New Caledonian Giant Gecko
One of the most spectacular and sought-after species of the Rhacodactylus genus is R. leachianus, with two subspecies that are presently recognized as giant geckos from New Caledonia, a group of islands northeast of Australia. They are Rhacodactylus leachianus leachianus, found on Grande Terre (GT), the largest New Caledonia island, and Rhacodactylus leachianus henkeli, found on Pine Island (Isle of Pines) and other smaller islands.
Rhacodactylus l. leachianus is the larger of the two subspecies, and one of the largest geckos in the world. Adult size ranges from 14 to 17 inches, including the tail, and it can weigh 212 to 279 grams. Hatchlings are about 3 1/2 to 4 inches long, including the tail. Adult R. l. henkeli range from about 9 to 12 inches, including the tail, and they can weigh 115 to 250 grams. Newborn R. l. henkeli are about 3 to 3 1/2 inches long, including the tail.
A single adult leachianus can be housed in an upright screen enclosure no smaller than 18 by 18 by 24 inches tall (larger would be even better), or a 40-gallon aquarium with a screen top. Commercially manufactured enclosures with foam backgrounds and front-opening doors work well, too. It is best to house giant geckos individually, unless they are a breeding pair. Otherwise, they can become aggressive toward each other. If aggression occurs, separate them immediately.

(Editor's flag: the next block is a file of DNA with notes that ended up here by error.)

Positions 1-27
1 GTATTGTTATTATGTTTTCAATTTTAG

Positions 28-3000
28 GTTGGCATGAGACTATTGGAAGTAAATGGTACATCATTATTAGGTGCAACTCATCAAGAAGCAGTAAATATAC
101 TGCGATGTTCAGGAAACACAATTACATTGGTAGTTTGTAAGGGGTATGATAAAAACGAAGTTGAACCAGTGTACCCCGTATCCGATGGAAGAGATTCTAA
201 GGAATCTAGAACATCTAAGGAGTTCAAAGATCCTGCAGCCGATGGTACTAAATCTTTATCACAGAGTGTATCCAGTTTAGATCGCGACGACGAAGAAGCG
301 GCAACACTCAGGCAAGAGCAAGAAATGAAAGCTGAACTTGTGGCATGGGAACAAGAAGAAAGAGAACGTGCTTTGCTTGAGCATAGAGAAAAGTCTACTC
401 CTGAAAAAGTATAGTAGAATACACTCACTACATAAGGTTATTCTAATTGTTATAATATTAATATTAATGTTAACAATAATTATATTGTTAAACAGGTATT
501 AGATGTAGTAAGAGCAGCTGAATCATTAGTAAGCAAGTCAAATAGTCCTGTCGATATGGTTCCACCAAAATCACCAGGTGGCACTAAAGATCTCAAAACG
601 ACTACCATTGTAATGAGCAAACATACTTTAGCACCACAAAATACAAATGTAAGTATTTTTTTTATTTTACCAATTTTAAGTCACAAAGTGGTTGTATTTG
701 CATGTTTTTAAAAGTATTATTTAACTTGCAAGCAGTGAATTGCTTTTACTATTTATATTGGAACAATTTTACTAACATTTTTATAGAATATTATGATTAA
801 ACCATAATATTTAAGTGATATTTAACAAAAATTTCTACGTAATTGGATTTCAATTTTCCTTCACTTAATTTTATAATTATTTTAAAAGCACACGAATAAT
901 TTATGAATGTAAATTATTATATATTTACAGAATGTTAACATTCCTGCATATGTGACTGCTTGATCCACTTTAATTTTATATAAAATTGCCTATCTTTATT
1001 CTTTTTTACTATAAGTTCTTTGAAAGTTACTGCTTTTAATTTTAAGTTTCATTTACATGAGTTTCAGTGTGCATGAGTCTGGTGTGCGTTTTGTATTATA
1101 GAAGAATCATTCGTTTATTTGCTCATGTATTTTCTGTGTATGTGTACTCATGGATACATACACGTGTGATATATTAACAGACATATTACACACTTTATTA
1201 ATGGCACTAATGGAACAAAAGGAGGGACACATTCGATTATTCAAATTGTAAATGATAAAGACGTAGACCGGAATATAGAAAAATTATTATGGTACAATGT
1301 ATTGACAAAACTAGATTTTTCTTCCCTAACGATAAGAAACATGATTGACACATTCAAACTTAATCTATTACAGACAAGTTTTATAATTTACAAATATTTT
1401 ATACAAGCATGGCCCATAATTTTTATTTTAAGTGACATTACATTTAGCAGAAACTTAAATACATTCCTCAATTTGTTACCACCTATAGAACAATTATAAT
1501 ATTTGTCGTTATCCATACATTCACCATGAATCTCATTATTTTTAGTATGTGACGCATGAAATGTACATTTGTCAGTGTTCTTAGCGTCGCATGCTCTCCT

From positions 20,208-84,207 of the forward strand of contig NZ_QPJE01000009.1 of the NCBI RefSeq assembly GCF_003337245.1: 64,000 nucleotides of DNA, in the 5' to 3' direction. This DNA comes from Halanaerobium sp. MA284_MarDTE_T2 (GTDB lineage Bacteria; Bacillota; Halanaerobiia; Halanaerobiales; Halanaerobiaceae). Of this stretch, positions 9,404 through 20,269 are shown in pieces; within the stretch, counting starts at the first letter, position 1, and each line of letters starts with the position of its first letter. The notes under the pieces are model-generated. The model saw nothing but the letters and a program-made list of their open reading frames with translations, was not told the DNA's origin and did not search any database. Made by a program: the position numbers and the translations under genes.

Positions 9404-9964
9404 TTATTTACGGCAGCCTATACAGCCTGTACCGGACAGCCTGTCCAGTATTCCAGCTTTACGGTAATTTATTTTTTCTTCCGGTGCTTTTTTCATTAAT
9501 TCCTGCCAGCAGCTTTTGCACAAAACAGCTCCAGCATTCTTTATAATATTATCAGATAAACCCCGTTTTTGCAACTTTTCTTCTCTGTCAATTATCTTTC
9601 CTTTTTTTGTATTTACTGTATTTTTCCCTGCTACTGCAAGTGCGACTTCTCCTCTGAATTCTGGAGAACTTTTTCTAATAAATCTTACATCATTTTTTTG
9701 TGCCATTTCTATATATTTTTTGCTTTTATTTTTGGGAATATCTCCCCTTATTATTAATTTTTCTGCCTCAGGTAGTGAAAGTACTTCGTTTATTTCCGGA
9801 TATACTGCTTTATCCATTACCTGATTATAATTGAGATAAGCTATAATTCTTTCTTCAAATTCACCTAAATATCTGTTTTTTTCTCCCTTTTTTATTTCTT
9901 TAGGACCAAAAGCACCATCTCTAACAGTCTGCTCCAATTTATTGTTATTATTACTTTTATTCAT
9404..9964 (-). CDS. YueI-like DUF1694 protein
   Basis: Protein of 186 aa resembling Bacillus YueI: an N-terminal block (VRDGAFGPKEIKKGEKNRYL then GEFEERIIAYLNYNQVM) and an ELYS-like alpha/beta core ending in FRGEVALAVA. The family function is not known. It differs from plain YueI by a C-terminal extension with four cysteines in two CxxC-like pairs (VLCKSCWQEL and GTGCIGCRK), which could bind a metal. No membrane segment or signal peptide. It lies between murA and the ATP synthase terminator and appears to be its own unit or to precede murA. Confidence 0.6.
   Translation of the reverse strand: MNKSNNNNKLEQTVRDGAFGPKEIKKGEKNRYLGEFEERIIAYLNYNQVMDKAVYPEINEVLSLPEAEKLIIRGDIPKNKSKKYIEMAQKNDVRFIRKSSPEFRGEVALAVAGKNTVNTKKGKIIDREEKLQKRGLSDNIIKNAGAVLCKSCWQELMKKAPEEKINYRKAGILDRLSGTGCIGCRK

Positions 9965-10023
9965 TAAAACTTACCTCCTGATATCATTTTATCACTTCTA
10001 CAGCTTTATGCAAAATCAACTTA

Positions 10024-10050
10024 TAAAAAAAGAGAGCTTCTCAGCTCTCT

New Caledonian giant geckos are nocturnal and do not require lighting, although UVB lights can be used to simulate day and nighttime rhythms. Daytime ambient temperatures should range between the upper 70s and lower 80s Fahrenheit, and can drop into the low 70s at night. A low-wattage red bulb or undertank heater can be used if supplemental heat is needed to maintain this range. Fluorescent lighting can be used if live plants are in the enclosure. Turn off lights at night.
Adults can be fed Repashy Superfoods’ Crested Gecko Diet, a fruit-flavored protein diet that is mixed two parts water to one part food, supplemented with vitamins and minerals. Offer this in a sturdy, shallow crock that cannot be easily tipped over. Remove uneaten food after 24 to 36 hours. This can be done two to three times a week. Fruit puree can also be offered, but you must supplement it before feeding.